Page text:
Growing up I was taught by my parents that even with a little, we have a lot to give. From the days of having $5 pocket money, to now, I have been putting aside something to give to others.
Artists have shown their generosity in spades recently, whether the donation is something of value such as their work, skills, goods or the act of giving this money. It feels great to help those less fortunate than ourselves but it doesn't hurt to be aware of a way you, the donor, can benefit as well, right? Welcome to the tax-deductible donation!
A DGR (or Deductible Gift Recipient) is an entity that can receive tax deductible gifts. Basically, you can gift or donate money or property to a DGR, and you can receive the benefit of a tax deduction.
Unfortunately, not every donation that you make is tax deductible, but that doesn’t mean you shouldn’t still give to these organisations.
Some things to think about:
Accountants love receipts! Any donation above $2.00 to a DGR is tax deductible, so the best way to keep track of every donation you make is to request a receipt. Most online donations will provide you with a receipt, so this makes keeping track easy.
Hot tip: save the receipt in your Google Drive at the time so you don’t have to chase them later on.
What do you do if you make a donation to a DGR who is collecting outside of your local supermarket?
These are called bucket donations. The Tax Office allows you to make donations greater than $2 to approved organisations, and claim a deduction up to $10 without a receipt. However, if your donation is greater than that, ask for a receipt to be provided.
I bought a ticket to a fundraising dinner for the Cancer Council - can I claim that?
As you will be receiving a personal benefit from the ticket (in most cases it will be in the form of dinner and drinks), this cannot be claimed as a tax deduction. However, if you were to donate an extra $50 to a collection tin during the event, then you could claim that $50 donation. Boom. Dinner and a tax deduction, plus helping others.
I bought a raffle ticket for the Hospital Research Home Lottery - can I claim that?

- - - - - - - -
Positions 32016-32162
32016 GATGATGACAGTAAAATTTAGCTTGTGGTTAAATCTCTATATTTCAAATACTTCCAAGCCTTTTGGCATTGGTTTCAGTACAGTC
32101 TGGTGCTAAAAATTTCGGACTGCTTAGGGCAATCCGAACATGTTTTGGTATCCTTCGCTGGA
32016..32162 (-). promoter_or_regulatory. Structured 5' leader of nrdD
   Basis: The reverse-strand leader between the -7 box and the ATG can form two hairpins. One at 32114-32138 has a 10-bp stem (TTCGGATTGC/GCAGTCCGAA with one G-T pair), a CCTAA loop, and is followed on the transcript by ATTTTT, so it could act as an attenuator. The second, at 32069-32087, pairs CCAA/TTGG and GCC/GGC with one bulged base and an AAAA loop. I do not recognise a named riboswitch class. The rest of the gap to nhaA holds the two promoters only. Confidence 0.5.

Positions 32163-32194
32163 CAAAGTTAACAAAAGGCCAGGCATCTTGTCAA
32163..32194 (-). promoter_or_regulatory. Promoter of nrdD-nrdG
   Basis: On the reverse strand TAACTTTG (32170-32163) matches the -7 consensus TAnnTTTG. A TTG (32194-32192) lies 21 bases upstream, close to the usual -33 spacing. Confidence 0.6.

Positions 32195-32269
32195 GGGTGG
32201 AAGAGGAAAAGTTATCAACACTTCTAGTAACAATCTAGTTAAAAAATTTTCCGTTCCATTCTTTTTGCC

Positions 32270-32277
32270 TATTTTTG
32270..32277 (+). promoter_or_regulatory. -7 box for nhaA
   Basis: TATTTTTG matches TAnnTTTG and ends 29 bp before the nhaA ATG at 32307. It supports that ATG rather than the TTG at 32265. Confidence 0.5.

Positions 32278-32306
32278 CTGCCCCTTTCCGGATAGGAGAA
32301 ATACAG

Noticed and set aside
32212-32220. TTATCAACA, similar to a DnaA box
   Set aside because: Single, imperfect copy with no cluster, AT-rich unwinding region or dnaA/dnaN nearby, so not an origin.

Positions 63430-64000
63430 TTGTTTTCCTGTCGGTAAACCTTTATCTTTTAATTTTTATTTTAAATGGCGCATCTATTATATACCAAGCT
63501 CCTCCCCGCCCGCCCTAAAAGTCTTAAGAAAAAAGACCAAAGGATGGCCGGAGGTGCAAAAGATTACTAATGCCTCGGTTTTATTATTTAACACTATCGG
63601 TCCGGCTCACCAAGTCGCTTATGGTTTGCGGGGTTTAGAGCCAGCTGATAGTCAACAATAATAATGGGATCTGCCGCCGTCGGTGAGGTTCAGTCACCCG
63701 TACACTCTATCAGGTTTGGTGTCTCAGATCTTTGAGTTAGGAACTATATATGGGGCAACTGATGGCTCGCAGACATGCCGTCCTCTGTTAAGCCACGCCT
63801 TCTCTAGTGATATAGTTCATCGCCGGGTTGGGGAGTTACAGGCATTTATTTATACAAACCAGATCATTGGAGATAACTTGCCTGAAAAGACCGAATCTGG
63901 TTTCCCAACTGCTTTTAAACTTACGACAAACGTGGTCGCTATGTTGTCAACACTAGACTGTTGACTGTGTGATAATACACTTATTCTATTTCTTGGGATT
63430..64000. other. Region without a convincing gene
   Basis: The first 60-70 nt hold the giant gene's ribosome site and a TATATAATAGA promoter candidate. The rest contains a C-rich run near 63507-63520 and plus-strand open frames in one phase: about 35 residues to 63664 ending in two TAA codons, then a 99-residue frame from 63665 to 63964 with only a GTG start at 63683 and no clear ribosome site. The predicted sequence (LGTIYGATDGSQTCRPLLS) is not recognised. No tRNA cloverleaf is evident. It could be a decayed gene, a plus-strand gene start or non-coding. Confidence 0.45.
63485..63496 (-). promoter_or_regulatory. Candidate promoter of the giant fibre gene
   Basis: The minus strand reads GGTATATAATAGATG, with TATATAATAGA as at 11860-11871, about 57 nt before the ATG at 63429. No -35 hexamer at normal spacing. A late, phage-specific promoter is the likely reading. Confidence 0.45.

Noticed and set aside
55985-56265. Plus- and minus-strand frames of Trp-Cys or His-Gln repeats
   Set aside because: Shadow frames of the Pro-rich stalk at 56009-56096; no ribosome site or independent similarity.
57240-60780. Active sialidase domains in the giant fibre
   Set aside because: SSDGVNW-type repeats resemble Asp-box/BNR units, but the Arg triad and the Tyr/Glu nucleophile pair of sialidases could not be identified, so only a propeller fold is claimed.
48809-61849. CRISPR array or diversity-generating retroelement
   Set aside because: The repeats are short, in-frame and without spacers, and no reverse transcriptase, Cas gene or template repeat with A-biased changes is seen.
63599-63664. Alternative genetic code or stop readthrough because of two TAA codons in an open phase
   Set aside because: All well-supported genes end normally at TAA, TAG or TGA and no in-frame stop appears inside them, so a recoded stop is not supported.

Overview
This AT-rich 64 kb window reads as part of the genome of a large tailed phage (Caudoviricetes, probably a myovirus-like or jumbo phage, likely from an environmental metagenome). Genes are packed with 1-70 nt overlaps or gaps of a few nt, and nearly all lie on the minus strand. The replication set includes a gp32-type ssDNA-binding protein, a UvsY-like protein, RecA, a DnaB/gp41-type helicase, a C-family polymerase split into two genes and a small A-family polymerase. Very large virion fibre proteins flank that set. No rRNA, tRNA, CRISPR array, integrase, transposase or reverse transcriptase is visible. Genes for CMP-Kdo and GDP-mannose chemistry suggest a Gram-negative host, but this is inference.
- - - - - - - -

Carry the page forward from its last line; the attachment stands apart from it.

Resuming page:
Unfortunately this cannot be claimed as a tax deduction. As there is a chance you could win a brand new home from this lottery, the Tax Office deem this a possibly receiving a material or personal benefit from it, therefore making it non-deductible.
I once “invested” heavily into this before reading the T&Cs closely… still happy to have made the donation, but not happy to have missed out on a house AND on a tax deduction. Silly me.
I donated $5 to the Legacy stand outside my local shopping centre and received a Legacy lapel pin - can I claim that?
Yes you can. The Tax Office does not deem lapel pins to have a material value, therefore you can claim the $5 as a tax deduction.
I put $1 into a Royal Society for the Blind charity tin - is this deductible?
A tax deduction cannot be claimed for this donation, as it is under the deductible donation threshold of $2. The RSB will still appreciate this donation! They have the cutest doggos, doing such good work.
Generally speaking, there are no limits on how much you can donate to most DGRs. In fact, some DGRs have giving circles and programs where you can gift amounts that can be used for grants or fellowships to support local artists in a range of fields. However, there is a cap on how much you can donate to a political party or independent candidate. Donations are capped at $1,500 for contributions to political parties and $1,500 for contributions to independent candidates. These contributions can include membership subscriptions and donations to their cause, but cannot be a testamentary donation and must be made as an individual and not in the course of carrying on a business.
It’s great that we’re able to gain a tax deduction when making a donation to a DGR, however that’s not the only reason to donate! Any donation, whether it is monetary, goods or even your time, is truly appreciated by every cause. There are so many worthy causes out there who need your help; why not make the world a better place, whether or not you receive a tax deduction for it!
and my incredible co-author, Caitie Copley